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Paul

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  1. Paul

    Changes At Beccles Harbour

    Mooring fees and parking charges are a fact of life I'm afraid. I'm surprised that free car park has lasted so long. Nothing's for nothing in this day and age.
  2. Paul

    Potter Heigham Bridge

    One of the best posts I have read on this, or any other forum.
  3. Paul

    Potter Heigham Bridge

    Here's a left field idea for you. The work I suggested at Potter Heigham could be done as part of a landmark project to regenerate the area and promote tourism to the Norfolk Broads. If Navigation were to benefit then part funding from that budget would be appropriate. It could also attract private investment or sponsorship as well as funding from tourism authorities, even lottery funding. A kind of "cross organisation" project so no single budget takes the hit. I wouldn't want to suggest what this landmark project might entail, perhaps a visitor and education centre maybe? After all, there is much more to attract visitors at Potter Heigham than at some other locations, take perhaps Acle Bridge as a random example. It could be a CEO's golden achievement, and monument to his time in office which offers great benefit to many different broads users.
  4. Paul

    Potter Heigham Bridge

    Very simplistic MM, and mostly wrong. The figures for sea level rise are actual, measured levels issued by the EEA. Not estimates doctored to suit the needs of whichever political organisation has funded the research. Of course, future predictions can never be guaranteed. Sea level rise might just stop, as if by magic tomorrow. Then again I might win tonight's Euro Millions Jackpot. The European Environment Agency is a very well respected and trusted organisation. Your schoolboy physics teacher perhaps needed a change of career, as the glass should have contained salt water which is slightly more dense than fresh water, and even more dense than ice, as water is by some peculiar quirk the only substance on earth which gets less dense as it solidifies (I paid attention at school!) Repeat your experiment, on sufficient scale and you will see the water level rise. My 8 year old son has done this experiment in school, you'll need something bigger than a glass though. A lab tank is ideal. The one other point you make which seems at odds to what we have heard in this thread is your presumption that the clearance has only diminished over the last ten years. I think we have seen that it has been happening much longer than that. Before anyone accuses me of being deliberately contrary however, there is one thing we agree on. Your final statement. But should we toll payers just sit back and let that happen? In my opinion no, but then I am no longer a toll payer, so what is it to do with me?
  5. Paul

    Potter Heigham Bridge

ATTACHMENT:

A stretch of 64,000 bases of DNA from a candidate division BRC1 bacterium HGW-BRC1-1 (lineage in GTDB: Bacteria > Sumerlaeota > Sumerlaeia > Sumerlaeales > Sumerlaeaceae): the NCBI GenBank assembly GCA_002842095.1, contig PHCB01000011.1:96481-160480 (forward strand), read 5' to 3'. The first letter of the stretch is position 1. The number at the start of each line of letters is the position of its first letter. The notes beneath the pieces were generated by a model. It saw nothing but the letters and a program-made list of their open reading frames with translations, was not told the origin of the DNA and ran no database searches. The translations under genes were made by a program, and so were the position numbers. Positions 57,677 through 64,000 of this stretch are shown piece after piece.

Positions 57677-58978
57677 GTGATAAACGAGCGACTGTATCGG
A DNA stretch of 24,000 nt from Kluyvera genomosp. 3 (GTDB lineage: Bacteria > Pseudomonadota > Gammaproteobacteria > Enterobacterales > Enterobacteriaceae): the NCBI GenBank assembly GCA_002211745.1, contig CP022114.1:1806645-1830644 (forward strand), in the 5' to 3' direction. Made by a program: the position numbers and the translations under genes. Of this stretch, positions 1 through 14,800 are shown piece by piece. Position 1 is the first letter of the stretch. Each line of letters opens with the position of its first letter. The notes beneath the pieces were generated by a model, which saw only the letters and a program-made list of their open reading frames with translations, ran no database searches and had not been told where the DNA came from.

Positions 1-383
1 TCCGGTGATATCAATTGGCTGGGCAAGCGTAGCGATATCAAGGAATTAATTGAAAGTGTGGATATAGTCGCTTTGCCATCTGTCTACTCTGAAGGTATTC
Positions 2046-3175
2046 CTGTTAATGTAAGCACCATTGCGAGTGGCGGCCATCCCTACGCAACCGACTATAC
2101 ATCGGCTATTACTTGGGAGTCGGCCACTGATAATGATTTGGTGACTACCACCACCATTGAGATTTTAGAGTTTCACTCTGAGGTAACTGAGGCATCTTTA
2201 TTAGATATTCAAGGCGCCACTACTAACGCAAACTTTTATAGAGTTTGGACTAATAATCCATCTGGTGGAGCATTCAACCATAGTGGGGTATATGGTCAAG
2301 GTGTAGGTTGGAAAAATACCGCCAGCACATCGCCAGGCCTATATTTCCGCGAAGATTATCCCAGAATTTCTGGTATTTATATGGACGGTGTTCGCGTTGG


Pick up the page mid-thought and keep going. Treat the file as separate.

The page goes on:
between 5.4 and 7 inches, in the 45 years from 1970 - 2015, but the specifics are not important. The fact remains that the level of the North Sea is rising, and the EEA predict that the increase will continue and accelerate. They don't publish precise levels, but place each area of sea or ocean into categories, 0-1mm pa, 1-2mm pa and so on up to the highest category of 4mm+. For the first half of the 21st century they move the western part of the North Sea, that off the Norfolk coast into the highest 4mm+ category. Projecting that forward for the 35 years from 2015 - 2050 that's another 140mm of rise, another 5.5 inches plus. If that proves correct then by the time my lad is my age it is unlikely anything bigger than a rowing dinghy will be passing under the bridge. I do agree with Griff's comments re dredging in the Lower Bure, which I believe are making the situation worse but I also believe that no amount of dredging will restore the clearance we saw in the 1970s. I strongly believe that the only way that access will be maintained in the years to come would be through bypassing the old road bridge, which could be done, relatively easily and I produced a design to do so many years ago, at that time as a work of folly. You would not need a lock, the design of the bypass channel is important in how hydrodynamic flow is managed especially the shape of the openings into the main river. You would require some kind of stop gate as used on the canals which could be used in time of major flood tides to prevent the bypass allowing additional flood water upriver but that could be done easily enough. The Causeway would be severed closing the old bridge as a through route for traffic but it would continue to provide vehicular access to Phoenix Fleet, The Chip Shop and Amusements and properties on the sheds on the Martham Bank above the bridge. Would it ever be done? No, not in the current climate BUT! Wait a few years, wait until the holier than thou "right sort of boat" brigade, and the "I'm alright Jack, my boat goes through" clan start struggling and we might just see attitudes change. When the only boats competing on the 3RR are laser dinghies then maybe public opinion will change and pressure bought to bear. The big danger is of course that by the time that happens the ever decreasing passage under the bridge will be used as an excuse for the powers that be to close navigation on the Upper Thurne completely, succumbing to the pressure of the conservation groups. To squeeze in a few more metaphors, the horse will have bolted whilst the ostrich still has it's head in the sand and ar*e in the air.